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Qt Project Structure
I am trying to come up with a good way to organize a Qt project that consists of multiple parts. My scenario is as follows:
- I have the main application code which contains the main.c file and a class which represents my main application logic. This class makes use of "manager" classes in charge of handling the various plugins and such.
- I have a GUI which interacts with the main application class and the abstract plugin classes
- I have various "plugins" (right now implemented as static libraries) used by the main application class and its helper classes
- I have an interface which the plugins inherit from
Up to this point, I have implemented my project as a Qt SUBDIRS project consisting of the following sub-projects/folders (simplified):
- app - Contains main.cpp which creates an instance of the main application object and an instance of the GUI which uses the app object
- interface - Contains abstract/interface classes used by plugins and app (implemented as a static lib)
- plugin1 - Inherits from class in interface, used by classes in app (implemented as a static lib)
- plugin2 - Inherits from class in interface, used by classes in app (implemented as a static lib)
My idea was to decouple the GUI from the actual application logic where the GUI is, in essence, its own plugin. This way I could create, for instance, a TCP controller "plugin" which can interact with the main application object in the same way as the GUI except over a network socket. I decided to simply create a new SUBDIR in the project and move all the GUI classes from app to gui. Here's the problem (which may be due to bad coupling/understanding on my part): The GUI depends on classes from app and interface. But the app (since it is the main project which will be built into an executable) depends on classes in gui.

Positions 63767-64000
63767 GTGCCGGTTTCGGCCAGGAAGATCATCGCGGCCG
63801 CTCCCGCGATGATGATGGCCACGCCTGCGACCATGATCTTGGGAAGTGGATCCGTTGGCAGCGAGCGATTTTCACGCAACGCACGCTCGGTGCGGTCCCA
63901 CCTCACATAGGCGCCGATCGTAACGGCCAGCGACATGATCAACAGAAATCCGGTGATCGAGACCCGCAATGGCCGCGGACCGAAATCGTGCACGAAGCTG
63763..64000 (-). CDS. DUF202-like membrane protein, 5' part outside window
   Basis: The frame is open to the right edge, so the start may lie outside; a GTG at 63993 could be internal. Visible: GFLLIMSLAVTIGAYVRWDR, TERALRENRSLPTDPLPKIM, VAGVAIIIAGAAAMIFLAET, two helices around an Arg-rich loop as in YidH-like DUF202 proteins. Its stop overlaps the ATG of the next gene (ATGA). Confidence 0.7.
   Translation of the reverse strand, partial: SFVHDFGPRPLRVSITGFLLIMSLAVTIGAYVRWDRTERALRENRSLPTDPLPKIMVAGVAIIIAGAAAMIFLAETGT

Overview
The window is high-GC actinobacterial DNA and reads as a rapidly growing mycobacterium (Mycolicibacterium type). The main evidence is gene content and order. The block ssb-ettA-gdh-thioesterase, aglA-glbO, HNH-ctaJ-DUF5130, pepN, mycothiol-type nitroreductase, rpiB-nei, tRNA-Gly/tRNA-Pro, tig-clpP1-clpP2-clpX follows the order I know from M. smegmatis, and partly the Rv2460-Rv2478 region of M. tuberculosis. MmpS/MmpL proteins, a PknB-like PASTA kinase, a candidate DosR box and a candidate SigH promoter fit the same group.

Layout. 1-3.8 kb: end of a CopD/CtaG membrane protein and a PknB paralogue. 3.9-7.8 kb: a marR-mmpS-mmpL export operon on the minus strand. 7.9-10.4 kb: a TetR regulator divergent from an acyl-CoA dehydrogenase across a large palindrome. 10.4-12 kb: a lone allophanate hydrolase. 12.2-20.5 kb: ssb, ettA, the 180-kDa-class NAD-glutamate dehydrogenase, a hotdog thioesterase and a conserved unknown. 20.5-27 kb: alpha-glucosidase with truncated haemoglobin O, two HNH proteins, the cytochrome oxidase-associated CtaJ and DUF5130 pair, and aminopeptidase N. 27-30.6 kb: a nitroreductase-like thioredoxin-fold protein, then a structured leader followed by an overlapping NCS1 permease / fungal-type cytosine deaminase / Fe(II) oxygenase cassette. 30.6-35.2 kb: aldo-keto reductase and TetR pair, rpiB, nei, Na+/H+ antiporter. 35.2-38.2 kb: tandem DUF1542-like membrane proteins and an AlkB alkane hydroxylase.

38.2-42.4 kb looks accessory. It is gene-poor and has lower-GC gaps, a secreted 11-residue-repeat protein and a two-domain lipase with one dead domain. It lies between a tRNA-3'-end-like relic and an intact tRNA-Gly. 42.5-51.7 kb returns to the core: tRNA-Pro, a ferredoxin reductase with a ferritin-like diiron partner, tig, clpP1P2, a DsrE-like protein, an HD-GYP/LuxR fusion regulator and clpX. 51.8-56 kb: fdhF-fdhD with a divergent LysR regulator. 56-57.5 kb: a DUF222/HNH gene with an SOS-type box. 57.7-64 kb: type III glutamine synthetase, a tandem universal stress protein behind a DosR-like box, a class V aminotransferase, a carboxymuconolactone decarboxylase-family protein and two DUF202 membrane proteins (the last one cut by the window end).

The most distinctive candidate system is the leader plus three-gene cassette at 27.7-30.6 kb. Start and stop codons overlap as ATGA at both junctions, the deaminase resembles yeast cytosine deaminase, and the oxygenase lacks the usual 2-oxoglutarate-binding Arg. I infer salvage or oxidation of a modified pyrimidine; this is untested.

In lieu of actually implementing the GUI as a true "plugin" (dynamic library), I think what I am really trying to accomplish is separation of my code into various folders related to each part where each part can be built separately to reduce redundant build work.
What would be a better way to go about this?
Please let me know if I have not explained my goals clearly.
You can move all objects used by your app in their own library and have your GUI library also use that one so the separation is clear. A bit like QtGui uses QtCore.
Thanks for the advice, that makes sense. So does it make sense to keep those individual parts as static libraries that all bet linked together?
The reason I ask is because (form the little I know) I know that many C++/make projects have every part of the application divided into folders each with their own makefiles. Then building the application is simply a process of recursively building all the various makefile projects. In this case, I don't think everything is build as a static library, rather, it is just a better way to organize the project.
It depends, static libraries means that each and every separate pieces will load its copy of all symbol it uses. That's why you usually want to avoid that when using plugins. You have one shared library which provides the interfaces and common code and the plugins and the application links to that library.
So, to clarify, if I have Plugin A and Plugin B which both inherit from a class in a static library, both of these compiled plugins will have copies of all the symbols from the class in the static library thus the final application will contain unnecessarily duplicated code?